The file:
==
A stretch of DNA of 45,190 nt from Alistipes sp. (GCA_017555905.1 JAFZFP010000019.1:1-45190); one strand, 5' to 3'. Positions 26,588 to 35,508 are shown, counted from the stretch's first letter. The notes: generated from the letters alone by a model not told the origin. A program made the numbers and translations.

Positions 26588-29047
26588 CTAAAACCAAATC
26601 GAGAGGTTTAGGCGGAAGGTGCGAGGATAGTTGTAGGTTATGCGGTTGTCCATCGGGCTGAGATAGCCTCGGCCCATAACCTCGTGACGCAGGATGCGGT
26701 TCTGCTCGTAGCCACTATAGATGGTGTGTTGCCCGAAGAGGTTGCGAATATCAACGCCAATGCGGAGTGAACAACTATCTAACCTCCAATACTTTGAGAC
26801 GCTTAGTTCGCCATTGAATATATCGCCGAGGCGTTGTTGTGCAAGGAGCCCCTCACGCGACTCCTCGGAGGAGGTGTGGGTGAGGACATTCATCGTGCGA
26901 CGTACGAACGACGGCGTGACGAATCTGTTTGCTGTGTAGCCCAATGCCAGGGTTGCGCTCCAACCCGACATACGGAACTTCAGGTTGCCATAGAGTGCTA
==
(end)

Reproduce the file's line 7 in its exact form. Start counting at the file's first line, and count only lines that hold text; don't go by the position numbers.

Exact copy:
26901 CGTACGAACGACGGCGTGACGAATCTGTTTGCTGTGTAGCCCAATGCCAGGGTTGCGCTCCAACCCGACATACGGAACTTCAGGTTGCCATAGAGTGCTA